US President Barack Obama and top economic powers have cancelled an upcoming G8 summit in Russia, seeking to deepen Moscow’s isolation over its intervention in the Ukraine crisis.
After emergency talks called by Obama, it was announced that the G8 summit in Sochi in June would be replaced by a G7 meeting in Brussels, without Russian involvement.
The G7 also threatened tougher sanctions against Russia for its annexation of Crimea, which has plunged relations between the West and Moscow to their lowest point since the Cold War.
The meeting in The Hague came as Ukraine ordered its outnumbered troops to withdraw from Crimea as yet another of its bases was stormed.
Earlier, the White House had said it was “very concerned” by the Russian troop build-up on the border.
“We remain ready to intensify actions including coordinated sectoral sanctions that will have an increasingly significant impact on the Russian economy, if Russia continues to escalate this situation,” the G7 leaders said in a statement.
The G7 “came together because of shared beliefs and shared responsibilities. Russia’s actions in recent weeks are not consistent with them. Under these circumstances, we will not participate in the planned Sochi summit”.
But Russian Foreign Minister Sergei Lavrov defiantly dismissed such a move as “no great tragedy” after separate talks with US Secretary of State John Kerry and Ukraine’s interim Foreign Minister Andriy Deshchytsya – the highest-level contacts between the two neighbours since the crisis erupted.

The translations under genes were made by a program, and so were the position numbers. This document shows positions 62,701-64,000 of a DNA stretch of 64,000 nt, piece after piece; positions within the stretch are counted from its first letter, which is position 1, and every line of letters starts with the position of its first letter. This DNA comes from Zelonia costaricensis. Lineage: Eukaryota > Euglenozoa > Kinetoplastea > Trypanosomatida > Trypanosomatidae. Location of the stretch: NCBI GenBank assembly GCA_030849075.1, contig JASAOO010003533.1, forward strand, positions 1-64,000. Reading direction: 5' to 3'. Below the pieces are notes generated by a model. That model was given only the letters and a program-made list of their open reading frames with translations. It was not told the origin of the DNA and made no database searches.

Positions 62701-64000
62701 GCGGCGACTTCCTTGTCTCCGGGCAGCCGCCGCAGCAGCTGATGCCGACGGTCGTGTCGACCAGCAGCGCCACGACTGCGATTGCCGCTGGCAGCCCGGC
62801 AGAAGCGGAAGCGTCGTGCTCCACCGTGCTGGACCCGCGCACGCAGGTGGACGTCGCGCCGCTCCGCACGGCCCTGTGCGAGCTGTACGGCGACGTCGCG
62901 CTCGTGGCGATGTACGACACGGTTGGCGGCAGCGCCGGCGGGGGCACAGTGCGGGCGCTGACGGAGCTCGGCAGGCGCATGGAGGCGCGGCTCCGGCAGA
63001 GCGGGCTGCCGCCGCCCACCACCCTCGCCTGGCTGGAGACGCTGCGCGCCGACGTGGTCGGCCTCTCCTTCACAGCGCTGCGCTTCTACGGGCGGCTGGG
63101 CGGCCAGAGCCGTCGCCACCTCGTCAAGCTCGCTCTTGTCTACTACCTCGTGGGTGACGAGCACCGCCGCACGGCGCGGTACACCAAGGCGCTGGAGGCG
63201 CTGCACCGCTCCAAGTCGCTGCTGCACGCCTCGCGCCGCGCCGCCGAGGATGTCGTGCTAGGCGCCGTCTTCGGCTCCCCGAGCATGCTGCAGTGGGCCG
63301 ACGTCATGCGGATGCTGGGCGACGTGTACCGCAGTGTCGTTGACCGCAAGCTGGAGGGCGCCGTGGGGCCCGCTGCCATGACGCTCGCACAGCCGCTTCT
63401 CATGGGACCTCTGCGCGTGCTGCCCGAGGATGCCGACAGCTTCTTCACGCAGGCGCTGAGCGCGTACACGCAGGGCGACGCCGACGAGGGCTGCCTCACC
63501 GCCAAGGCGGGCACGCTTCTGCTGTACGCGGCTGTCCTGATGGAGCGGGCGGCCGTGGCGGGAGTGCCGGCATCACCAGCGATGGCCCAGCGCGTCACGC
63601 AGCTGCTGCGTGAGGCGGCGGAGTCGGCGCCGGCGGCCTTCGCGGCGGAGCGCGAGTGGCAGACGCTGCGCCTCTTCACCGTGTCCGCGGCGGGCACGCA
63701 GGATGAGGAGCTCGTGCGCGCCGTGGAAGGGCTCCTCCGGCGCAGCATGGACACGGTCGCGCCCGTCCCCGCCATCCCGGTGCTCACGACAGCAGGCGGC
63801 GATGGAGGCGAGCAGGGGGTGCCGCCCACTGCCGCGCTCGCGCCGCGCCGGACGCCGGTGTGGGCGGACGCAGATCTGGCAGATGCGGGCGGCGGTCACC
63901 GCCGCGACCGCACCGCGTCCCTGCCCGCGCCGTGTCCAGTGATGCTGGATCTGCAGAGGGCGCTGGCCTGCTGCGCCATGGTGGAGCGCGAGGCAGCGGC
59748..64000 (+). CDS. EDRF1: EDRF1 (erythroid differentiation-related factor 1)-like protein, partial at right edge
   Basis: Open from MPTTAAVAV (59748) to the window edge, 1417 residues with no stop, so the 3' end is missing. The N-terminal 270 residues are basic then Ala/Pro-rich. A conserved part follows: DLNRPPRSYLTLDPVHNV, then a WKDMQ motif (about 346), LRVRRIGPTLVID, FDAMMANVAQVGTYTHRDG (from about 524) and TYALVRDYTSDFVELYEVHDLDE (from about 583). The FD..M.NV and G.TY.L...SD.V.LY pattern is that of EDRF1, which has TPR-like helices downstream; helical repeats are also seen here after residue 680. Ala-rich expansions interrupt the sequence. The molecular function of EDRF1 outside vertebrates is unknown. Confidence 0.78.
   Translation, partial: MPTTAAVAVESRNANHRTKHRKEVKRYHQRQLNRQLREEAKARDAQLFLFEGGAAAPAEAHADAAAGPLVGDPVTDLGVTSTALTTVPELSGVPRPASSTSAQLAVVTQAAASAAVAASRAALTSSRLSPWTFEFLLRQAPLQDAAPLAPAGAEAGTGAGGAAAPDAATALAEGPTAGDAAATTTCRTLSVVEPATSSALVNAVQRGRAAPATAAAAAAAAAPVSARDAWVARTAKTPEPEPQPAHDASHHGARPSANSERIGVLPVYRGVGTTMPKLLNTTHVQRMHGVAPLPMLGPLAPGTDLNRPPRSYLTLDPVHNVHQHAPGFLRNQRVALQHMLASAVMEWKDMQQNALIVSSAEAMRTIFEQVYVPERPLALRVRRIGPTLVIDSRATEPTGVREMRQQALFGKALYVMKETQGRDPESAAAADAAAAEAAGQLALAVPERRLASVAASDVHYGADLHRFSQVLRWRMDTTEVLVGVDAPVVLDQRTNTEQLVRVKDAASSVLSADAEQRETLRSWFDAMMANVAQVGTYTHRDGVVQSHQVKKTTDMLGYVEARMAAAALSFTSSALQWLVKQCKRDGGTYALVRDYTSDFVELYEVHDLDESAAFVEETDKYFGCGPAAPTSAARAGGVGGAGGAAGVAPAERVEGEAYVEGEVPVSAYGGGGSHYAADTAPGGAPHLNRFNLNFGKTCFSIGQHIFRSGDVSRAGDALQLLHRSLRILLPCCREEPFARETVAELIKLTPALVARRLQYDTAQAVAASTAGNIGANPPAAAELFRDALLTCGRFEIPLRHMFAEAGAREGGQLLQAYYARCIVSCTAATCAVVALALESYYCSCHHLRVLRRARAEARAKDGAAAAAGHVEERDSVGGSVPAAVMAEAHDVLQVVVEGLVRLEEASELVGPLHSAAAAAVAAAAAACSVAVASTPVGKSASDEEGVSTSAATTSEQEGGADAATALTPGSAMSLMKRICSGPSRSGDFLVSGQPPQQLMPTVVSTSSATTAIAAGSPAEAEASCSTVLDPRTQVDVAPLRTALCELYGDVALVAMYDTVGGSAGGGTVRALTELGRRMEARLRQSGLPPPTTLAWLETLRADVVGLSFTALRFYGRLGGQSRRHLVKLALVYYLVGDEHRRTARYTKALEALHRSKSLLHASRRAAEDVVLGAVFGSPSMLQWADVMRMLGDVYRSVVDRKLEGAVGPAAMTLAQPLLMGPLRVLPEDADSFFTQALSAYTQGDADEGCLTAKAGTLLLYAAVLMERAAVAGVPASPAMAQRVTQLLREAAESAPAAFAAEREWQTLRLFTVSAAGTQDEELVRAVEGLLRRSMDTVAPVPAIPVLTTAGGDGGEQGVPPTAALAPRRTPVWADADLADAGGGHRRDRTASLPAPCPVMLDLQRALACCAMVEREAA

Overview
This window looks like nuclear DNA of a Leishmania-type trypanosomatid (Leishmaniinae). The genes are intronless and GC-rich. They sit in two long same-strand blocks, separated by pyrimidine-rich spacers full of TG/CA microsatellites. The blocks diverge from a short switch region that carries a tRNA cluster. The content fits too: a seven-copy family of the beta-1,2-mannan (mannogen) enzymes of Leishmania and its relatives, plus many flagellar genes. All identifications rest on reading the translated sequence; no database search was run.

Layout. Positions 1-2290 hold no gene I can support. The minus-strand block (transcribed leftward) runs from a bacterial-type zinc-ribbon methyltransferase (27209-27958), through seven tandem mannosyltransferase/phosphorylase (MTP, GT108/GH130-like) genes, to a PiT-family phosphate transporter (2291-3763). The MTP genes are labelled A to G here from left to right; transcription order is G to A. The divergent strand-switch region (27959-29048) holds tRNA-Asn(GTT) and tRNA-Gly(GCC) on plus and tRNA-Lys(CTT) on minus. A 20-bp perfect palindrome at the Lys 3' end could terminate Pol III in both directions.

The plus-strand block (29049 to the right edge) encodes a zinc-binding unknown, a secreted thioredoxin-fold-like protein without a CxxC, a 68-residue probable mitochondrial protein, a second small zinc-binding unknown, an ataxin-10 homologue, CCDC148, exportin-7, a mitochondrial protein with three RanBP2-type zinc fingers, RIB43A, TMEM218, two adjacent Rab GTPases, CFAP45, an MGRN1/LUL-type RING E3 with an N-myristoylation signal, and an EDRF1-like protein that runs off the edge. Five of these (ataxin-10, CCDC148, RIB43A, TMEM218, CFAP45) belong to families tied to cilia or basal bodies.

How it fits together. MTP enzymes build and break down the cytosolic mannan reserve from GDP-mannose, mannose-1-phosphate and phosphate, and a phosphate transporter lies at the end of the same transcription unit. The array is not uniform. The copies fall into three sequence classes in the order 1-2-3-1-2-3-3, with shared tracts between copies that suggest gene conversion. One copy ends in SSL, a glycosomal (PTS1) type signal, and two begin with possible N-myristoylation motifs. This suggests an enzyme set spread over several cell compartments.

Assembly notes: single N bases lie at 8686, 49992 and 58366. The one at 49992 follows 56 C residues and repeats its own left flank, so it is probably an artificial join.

“If our Western partners think that this format (the G8) has outlived itself, then so be it,” Lavrov told reporters.
“We are not trying to hold on to this format, and we see no great tragedy if it does not meet,” he said, insisting that Crimea has “a right to self-determination”.
Russia’s takeover of the region was not “malicious intent”, said Lavrov, but was to “protect the Russians who have been living there for hundreds of years”.
Moscow was added to the G7 club of the US, Japan, Germany, Italy, France, Canada and Britain – seen as the world’s top diplomatic and economic table – in 1999 as a reward for choosing the path of democracy after the collapse of Communism.
In Crimea, Russian forces stormed a Ukrainian navy ship, with an AFP correspondent reporting plumes of smoke as a Ukrainian defence spokesman said the crew had fired smoke grenades in self-defence.
Ukraine’s interim foreign minister stressed that Kiev sought to resolve the crisis through diplomacy.
“The position of the Ukrainian government is to use all peaceful means, all diplomatic and economic means to resolve this conflict peacefully,” he told reporters.
“However, we don’t know what are the Russian plans. What the plans of President (Vladimir) Putin (are). That’s why we ask for meetings with the Russians,” he said before his talks with Lavrov.
The diplomatic efforts came as Ukrainian authorities pulled out all servicemen and their families to the mainland.
A top NATO commander had warned that the Western military alliance was carefully watching massive Russian troop formations that could theoretically make a push across the vast ex-Soviet country at any point.
Moscow has denied any such plans despite Putin’s open ambition to resurrect vestiges of the Soviet empire and stamp his authority over eastern European nations that sought protection from the West following the 1989 fall of the Berlin Wall.